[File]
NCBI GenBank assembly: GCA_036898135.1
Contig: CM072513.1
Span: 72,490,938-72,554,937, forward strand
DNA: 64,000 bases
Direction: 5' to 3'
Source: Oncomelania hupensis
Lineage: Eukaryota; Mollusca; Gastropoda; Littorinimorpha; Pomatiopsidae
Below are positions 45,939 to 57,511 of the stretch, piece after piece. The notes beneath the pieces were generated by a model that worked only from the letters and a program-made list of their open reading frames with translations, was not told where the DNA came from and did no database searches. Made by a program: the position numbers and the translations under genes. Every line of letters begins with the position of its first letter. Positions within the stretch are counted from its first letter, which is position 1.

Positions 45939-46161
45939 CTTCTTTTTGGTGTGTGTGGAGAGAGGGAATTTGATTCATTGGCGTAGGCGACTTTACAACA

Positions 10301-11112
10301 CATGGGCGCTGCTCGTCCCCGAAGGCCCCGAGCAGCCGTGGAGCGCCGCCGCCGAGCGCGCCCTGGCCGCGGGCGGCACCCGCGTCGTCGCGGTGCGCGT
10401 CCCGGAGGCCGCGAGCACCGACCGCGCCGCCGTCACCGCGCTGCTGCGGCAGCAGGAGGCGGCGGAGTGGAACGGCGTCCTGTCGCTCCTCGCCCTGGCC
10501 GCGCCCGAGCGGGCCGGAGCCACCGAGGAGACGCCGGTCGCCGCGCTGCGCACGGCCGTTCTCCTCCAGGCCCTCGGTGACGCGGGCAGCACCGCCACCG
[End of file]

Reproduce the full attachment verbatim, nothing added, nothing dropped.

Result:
NCBI GenBank assembly: GCA_036898135.1
Contig: CM072513.1
Span: 72,490,938-72,554,937, forward strand
DNA: 64,000 bases
Direction: 5' to 3'
Source: Oncomelania hupensis
Lineage: Eukaryota; Mollusca; Gastropoda; Littorinimorpha; Pomatiopsidae
Below are positions 45,939 to 57,511 of the stretch, piece after piece. The notes beneath the pieces were generated by a model that worked only from the letters and a program-made list of their open reading frames with translations, was not told where the DNA came from and did no database searches. Made by a program: the position numbers and the translations under genes. Every line of letters begins with the position of its first letter. Positions within the stretch are counted from its first letter, which is position 1.

Positions 45939-46161
45939 CTTCTTTTTGGTGTGTGTGGAGAGAGGGAATTTGATTCATTGGCGTAGGCGACTTTACAACA

Positions 10301-11112
10301 CATGGGCGCTGCTCGTCCCCGAAGGCCCCGAGCAGCCGTGGAGCGCCGCCGCCGAGCGCGCCCTGGCCGCGGGCGGCACCCGCGTCGTCGCGGTGCGCGT
10401 CCCGGAGGCCGCGAGCACCGACCGCGCCGCCGTCACCGCGCTGCTGCGGCAGCAGGAGGCGGCGGAGTGGAACGGCGTCCTGTCGCTCCTCGCCCTGGCC
10501 GCGCCCGAGCGGGCCGGAGCCACCGAGGAGACGCCGGTCGCCGCGCTGCGCACGGCCGTTCTCCTCCAGGCCCTCGGTGACGCGGGCAGCACCGCCACCG